Sisterhood, Schmisterhood: In those first months, I wanted to talk to anyone but other new momsKim Brooks
During the first few months of my son’s life – the sleepless, harried months when every item of clothing I owned was caked with spit-up, when my boobs were like leaky spigots and my mind a brain-shaped glob of mud, when the phrase “sleeps like a baby” was as angrily suspect as Creationism, those months that I’ve now come to think of as the dark ages of new momhood, there was a refrain of advice from nearly everyone who witnessed my daily struggle to stay sane. “Go to a new moms’ group,” they’d say.
The wisdom went: meeting regularly with other women experiencing the same major life-transition was the best thing I could do for myself and for my baby. These groups, everyone insisted, were indispensable when it came to both emotional support and networking, to making other mom friends and setting up future playgroups, not to mention putting my new baby on the road to socialization and a happy, well-adjusted life.
Still, I resisted. Did I really want to spend my precious few free moments schlepping the baby through the snow to some stranger’s apartment? Wouldn’t I rather spend them trying to get some work done, or walking off my cantaloupe-sized pregnancy pouch (when did I become a marsupial?), or, if I were to give in to my baser instincts, showering?
“Exactly,” said a friend who had been in the same boat thirty years ago when mothers’ groups and women’s groups of every variety were in their heyday. “This is exactly why women need new moms’ groups, so you can have people to bitch to about how hard it is.” Bitching being one of my favorite pastimes, I was intrigued. Besides, I thought, what was the alternative: spending the rest of the winter marooned in my apartment without adult stimulation, perfecting my burping technique?
The first group I found by accident. I met a woman in a coffee shop with a baby girl a few weeks younger than my son. I was trying to pay for my decaf, sooth my ever-wailing child, and steer the seven-hundred-dollar stroller I’d splurged on, which apparently required extensive NASA training to maneuver. She was sitting calmly in a corner, but had that “Help me: I haven’t slept in seven weeks,” look in her eyes. We started chatting. She mentioned that she hosted a group of new moms from her yoga studio. The next thing I knew, I was instructing little Roscoe about how to play nice with the other infants. But it wasn’t he who needed instructing.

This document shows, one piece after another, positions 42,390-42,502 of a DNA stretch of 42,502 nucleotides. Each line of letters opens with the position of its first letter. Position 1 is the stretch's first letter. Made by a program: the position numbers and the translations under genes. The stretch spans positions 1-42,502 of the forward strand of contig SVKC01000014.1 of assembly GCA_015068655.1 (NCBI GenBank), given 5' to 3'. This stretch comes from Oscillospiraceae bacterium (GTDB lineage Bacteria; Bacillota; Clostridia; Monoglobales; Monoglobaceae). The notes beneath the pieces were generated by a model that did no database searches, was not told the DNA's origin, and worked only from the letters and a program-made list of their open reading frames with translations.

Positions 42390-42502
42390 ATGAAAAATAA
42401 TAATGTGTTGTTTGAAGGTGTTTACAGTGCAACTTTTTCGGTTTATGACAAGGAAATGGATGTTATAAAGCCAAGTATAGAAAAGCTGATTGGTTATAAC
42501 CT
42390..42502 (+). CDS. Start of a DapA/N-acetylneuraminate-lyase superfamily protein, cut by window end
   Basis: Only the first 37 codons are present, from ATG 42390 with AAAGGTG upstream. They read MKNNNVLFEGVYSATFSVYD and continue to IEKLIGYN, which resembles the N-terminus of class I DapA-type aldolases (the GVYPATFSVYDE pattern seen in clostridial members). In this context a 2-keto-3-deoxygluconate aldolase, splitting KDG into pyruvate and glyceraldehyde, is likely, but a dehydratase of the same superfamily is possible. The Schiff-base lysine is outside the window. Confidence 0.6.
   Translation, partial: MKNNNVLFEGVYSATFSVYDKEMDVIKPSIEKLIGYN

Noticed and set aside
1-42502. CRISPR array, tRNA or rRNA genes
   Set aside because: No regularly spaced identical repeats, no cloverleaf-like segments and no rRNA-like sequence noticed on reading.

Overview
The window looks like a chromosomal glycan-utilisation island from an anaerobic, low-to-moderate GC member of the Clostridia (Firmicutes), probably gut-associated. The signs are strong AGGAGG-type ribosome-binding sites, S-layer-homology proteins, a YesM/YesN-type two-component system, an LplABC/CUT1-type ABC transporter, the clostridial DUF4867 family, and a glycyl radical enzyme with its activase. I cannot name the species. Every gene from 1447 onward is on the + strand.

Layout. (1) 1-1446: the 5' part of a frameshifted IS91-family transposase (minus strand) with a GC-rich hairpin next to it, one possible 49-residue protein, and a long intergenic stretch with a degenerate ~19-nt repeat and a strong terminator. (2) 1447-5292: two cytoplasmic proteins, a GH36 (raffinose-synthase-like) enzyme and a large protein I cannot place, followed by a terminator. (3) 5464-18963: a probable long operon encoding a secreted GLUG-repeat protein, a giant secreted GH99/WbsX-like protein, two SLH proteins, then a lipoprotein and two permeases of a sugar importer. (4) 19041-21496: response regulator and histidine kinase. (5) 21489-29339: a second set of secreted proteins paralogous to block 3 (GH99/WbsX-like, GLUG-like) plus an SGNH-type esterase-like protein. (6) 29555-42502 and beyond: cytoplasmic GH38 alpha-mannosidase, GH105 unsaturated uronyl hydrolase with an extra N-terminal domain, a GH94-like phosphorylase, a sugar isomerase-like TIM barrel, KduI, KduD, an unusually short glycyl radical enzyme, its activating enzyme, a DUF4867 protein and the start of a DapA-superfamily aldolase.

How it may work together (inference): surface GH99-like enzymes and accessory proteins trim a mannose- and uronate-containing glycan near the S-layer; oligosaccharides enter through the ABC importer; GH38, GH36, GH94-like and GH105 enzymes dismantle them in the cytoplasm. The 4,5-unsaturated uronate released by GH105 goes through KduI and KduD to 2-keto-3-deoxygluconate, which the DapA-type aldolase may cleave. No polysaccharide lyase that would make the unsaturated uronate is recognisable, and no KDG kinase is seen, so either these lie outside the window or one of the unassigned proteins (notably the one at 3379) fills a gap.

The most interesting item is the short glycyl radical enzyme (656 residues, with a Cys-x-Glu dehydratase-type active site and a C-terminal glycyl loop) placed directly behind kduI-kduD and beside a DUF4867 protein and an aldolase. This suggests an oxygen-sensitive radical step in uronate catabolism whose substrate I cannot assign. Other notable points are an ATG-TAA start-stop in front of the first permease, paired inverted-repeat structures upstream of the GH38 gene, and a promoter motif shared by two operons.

The other new moms were amazingly sweet, amazingly welcoming, and amazingly able to maintain a three-hour conversation on the benefits and disadvantages of soy formula. I participated enthusiastically in this discussion, just as, once, I had participated enthusiastically in discussions of the politics of the Middle East or the impact of global warming. Then I drove home in a stupor, feeling as though I’d spent the afternoon watching soap operas and eating Twinkies. The next group wasn’t much better. Nor the next. At that point, I’d spent fifty-something dollars on pastries and Perrier. I’d learned more than I had ever wanted to learn about cradle cap and sex after episiotomies and breast pumps and nanny background-check services.
My breaking point occurred one drizzly afternoon when the baby and I were on our way to a group. Instead of heading to the host’s apartment, I found myself driving to my favorite bar, enjoying a glass of wine and a few minutes of reading with Roscoe snoozing in his stroller. There was a gay couple at a nearby table discussing Dennis Kucinich’s candidacy, a woman sitting by herself at another table reading Death in Venice. Not a single word about bouncers or strollers or acid reflux or vaccinations or nipple soreness. It was beautiful – like listening to the ocean at night.
At that moment, I realized two things: First, I realized that new moms kind of suck. People generally aren’t at their sharpest and most engaging when they’re getting twenty minutes of sleep each night. Also, they’re usually so busy trying to figure out how to survive the day, they don’t have much energy left to contemplate, much less discuss, the world beyond the cradle.
What I needed most of all in those early months was to be around people whose company I enjoyed, regardless of their parental status. The second thing I learned was this: just because two people are both new moms, that doesn’t mean they’ll necessarily have anything else in common. What I needed most of all in those early months was to be around people whose company I enjoyed, regardless of their parental status, people who would talk to me about the things I used to talk about, who would help me remember that in addition to being a new mother, I was still myself.
I ordered another glass of wine and resolved to call up a single, childless friend that night, to let her regale me with tales of hook-ups and art-show openings and spontaneous weekend getaways. Perhaps Roscoe wouldn’t enjoy it quite as much as drooling on other babies’ toys while I discussed his sleep cycles and digestion. Then again, some of my earliest memories involve feeling bored and exasperated with the confines of little-kid-intended activities. I was certainly the sort of obnoxiously precocious kid who preferred Stanley Kubrick to Disney, California rolls to chicken fingers. Maybe Roscoe felt the same. Maybe he thought, in his little baby way, that one new mom was more than enough.